Before you have a licensed appraiser visit your home, you can ask a real estate agent to tour the property. They’ll be able to look at each room objectively and provide you with ideas for possible improvements.
It’s also a good time to double-check health and safety features, like smoke and carbon monoxide detectors, security systems, cameras or any fireplaces that may be in the home. Make sure to run your HVAC system as well and get it serviced by a professional technician, if you haven’t done so already.
2. Research Possible Comparables
If you haven’t already researched the local real estate market, now is a perfect time. Take the opportunity to look at public records in your local assessor’s office for any recent sales that took place in the last 6 months.
There’s a chance your agent has already done this when they created a comparative market analysis (CMA). So, if you’re having a hard time finding similar properties, you could ask them to provide you with some MLS listings to look at.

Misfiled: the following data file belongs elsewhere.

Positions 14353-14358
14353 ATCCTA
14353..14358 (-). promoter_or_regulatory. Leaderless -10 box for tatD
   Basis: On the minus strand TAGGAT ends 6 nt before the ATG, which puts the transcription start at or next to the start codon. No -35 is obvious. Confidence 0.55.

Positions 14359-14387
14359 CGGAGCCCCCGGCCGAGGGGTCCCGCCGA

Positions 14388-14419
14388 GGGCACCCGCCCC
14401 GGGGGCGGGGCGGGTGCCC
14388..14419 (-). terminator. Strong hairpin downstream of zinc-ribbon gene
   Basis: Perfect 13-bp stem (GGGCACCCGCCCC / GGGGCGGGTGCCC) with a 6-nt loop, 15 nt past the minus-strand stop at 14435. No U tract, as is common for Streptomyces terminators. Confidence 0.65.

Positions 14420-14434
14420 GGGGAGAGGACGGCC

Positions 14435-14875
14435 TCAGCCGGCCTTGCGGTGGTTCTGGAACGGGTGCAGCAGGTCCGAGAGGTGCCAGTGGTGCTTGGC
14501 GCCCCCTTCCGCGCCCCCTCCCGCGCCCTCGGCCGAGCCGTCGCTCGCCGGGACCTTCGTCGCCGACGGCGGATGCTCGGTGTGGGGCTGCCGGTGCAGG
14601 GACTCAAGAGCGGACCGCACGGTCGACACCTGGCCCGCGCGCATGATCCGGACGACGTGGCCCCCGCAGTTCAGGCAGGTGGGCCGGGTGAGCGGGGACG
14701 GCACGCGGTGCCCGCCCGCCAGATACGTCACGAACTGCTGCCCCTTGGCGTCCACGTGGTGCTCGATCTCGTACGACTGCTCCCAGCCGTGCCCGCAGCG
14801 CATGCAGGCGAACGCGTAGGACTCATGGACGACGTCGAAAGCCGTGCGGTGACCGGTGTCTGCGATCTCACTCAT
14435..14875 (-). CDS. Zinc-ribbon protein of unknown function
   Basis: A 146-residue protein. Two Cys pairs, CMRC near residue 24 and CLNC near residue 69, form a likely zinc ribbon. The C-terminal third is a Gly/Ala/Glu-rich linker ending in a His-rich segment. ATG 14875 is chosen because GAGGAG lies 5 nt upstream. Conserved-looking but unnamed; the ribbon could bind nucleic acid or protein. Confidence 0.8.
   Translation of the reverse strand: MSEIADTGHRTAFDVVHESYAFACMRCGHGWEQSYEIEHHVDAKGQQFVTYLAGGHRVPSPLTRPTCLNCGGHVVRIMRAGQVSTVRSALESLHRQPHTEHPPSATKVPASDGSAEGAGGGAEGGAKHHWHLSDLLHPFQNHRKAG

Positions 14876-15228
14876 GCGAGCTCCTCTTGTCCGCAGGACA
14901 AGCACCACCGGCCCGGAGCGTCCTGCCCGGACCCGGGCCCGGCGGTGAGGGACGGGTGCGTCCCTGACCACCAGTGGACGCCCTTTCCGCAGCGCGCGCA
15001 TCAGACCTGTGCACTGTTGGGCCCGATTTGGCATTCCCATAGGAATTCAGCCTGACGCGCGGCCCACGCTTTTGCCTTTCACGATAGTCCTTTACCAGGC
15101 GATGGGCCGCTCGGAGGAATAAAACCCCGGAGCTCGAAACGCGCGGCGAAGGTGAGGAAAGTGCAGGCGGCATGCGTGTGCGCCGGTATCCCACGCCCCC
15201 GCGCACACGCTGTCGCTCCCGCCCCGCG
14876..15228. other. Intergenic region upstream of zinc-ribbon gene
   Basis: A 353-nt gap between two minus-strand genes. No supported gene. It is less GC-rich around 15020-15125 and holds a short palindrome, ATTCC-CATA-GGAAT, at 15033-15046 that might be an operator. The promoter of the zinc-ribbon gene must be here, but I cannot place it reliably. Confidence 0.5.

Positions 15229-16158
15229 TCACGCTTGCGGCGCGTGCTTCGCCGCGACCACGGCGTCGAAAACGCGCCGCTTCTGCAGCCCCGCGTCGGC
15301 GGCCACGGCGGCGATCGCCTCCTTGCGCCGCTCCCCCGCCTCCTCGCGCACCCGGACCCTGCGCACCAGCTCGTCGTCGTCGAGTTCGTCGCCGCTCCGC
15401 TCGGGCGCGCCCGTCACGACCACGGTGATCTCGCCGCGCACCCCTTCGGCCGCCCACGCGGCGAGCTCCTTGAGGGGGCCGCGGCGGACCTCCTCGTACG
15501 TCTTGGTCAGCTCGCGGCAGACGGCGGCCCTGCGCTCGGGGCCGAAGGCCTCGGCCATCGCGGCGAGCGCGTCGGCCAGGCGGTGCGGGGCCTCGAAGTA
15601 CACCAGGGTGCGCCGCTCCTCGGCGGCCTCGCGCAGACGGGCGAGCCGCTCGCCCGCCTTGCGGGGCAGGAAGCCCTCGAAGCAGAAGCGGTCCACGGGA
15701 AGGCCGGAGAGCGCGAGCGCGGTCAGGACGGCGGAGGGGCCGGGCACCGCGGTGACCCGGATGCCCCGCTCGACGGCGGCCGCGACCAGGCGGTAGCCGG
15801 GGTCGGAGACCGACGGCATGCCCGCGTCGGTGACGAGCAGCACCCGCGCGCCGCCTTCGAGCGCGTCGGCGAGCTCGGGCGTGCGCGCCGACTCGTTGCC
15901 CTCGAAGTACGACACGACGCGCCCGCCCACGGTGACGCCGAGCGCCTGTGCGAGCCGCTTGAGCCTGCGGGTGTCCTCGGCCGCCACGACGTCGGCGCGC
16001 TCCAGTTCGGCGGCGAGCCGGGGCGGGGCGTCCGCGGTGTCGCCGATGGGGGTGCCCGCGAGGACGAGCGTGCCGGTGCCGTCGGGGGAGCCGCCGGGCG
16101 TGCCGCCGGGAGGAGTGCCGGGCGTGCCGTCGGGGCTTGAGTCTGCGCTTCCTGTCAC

3. Complete Small Repairs
Since you’re currently in the process of selling your home, there’s no need for you to make major repairs unless the buyers require it after the inspection. In most cases, you can primarily focus on aesthetics at this point in the appraisal process.
Your goal should be to make the home look spotless. That could mean painting scuffs marks on the trim, tightening crooked handles and knobs, patching holes in the wall, emptying the gutters or even power washing the siding. Whatever you do to make the home feel well-maintained could increase the appraised value in the long run.
4. Do A Deep Clean
Besides repairing minor defects, you should also tidy and declutter your home. Removing extra pieces of furniture or putting away unnecessary items can help your house feel bigger, no matter what its square footage is.